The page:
In the chapter on “The Public Engagement as Collateral Damage” in Martin Weller‘s The Digital Scholar he talks about the fact that traffic to user-generated content on commercial sites is far greater than free, open content on higher education sites:
In terms of traffic to sites, the user-generated content sites have impressive statistics: more than 100 million monthly for YouTube, 4.3 million for Scribd and 1.75 million for Slideshare (figures from http://www.compete.com for July 2010). These dwarf the statistics for most higher education projects; for instance the most well-established OER site, MIT’s OpenCourseWare site (http://ocw.mit.edu), has 200,000 visitors monthly, the OU’s OpenLearn 21,000 and the learning object repository MERLOT 17,000.
The argument being if you use commercial, user-generated sites like YouTube, SlideShare, Scribd, etc., the potential for your work to reach a wider audience is much greater. This is an idea I agree with (and have personally experienced through YouTube), but at the same time the lifespan of these sites is another question, one which D’Arcy Norman has been writing about intelligently since Posterous announced they are closing this April.
Even more problematic for me (again based on personal experience), is the fact that colleges and universities leave questions of fair use and copyright arbitration up to third party sites like YouTube when it comes to faculty and students critically examining media and sharing resources—something that remains an essential role of the academy. So, when I saw the numbers of higher ed sites like MIT’s Opencourseware, OpenLearn, and MERLOT I got to thinking that UMW Blogs has comparable stats to all of them on a monthly basis. Just this month we had 243,086 visits (177,069 of which were unique) and 478,462 pageviews. That’s coming out of a small, fairly obscure liberal arts college that is embracing the digital, networked, and open philosophy espoused in Weller’s book.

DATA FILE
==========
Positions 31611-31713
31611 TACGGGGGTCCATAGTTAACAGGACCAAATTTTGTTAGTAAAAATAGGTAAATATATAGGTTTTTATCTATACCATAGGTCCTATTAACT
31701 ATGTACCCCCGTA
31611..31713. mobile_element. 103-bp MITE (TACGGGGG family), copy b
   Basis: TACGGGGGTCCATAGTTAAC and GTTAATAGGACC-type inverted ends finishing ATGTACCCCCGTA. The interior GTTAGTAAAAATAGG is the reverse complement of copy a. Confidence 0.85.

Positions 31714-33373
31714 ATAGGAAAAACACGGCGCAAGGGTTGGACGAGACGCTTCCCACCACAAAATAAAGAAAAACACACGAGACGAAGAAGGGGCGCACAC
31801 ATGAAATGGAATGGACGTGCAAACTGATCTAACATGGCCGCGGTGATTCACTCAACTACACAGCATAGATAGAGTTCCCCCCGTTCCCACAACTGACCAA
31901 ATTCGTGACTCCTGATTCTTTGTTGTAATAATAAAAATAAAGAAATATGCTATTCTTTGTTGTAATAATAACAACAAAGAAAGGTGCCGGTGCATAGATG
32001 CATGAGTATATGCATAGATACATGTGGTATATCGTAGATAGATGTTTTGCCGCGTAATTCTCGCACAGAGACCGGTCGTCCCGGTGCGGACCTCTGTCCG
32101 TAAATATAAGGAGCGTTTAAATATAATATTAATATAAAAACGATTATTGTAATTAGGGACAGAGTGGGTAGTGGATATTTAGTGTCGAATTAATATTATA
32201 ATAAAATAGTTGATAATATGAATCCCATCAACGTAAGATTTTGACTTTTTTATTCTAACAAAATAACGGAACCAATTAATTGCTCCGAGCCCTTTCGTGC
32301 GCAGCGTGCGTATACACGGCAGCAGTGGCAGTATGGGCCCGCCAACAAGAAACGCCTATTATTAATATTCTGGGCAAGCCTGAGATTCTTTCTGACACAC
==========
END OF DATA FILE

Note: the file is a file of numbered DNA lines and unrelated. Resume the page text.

It got me thinking what institutions could do if they started approaching academic publishing platforms as collaborative, open spaces for user-generated content. What if educational institutions start reclaiming the web? If little Mary Washington can generate this kind of traffic, which is not that much less then SlideShare in the end, then what could all the public (and private for that matter) universities in Virginia do working together? I wonder if we might be approaching a moment where the vision of the digital, open, and connected Weller talks about can be supported and encouraged by educational institutions as a way of becoming hubs of open content.
What’s more, as we encourage faculty and students to take ownership of theses spaces and move away from share cropping on third party sites (a là Domain of One’s Own)—-universities should be managing sophisticated syndication networks that enable individuals to manage and control their own work but aggregates it intelligently for better search engine optimization, generative juxtaposition of content, and intelligent filtering and relational organization via tags. We have only just begun to explore the possibilities of what it would mean for institutions to own these resources and share them through free and open platforms! I AM SO FRIGGIN’ EXCITED!!!
But wait …. the rise of the corporate MOOC has rendered these pursuits passè—any sense of innovation around publishing on the web has gotten lost in the hype, and elite universities are dumping their content into an LMS on steroids in a vain pursuit for raw numbers that is anything but open. A deal with the devil, BlackBoard all over again. Ah Bartleby! Ah Humanity!
All that said, I remain encouraged by Stephen Downes’s assessment of a million flowers blooming in the wake of this wave of elite university MOOC madness, I’m all for optimism these days. And the fact that the MOOC crash will have served to establish open, online learning as a reality that is fundamental to every educational institution’s mission from here on out might very well be the case. And if so, the approach outlined above is just a damn good head start 😉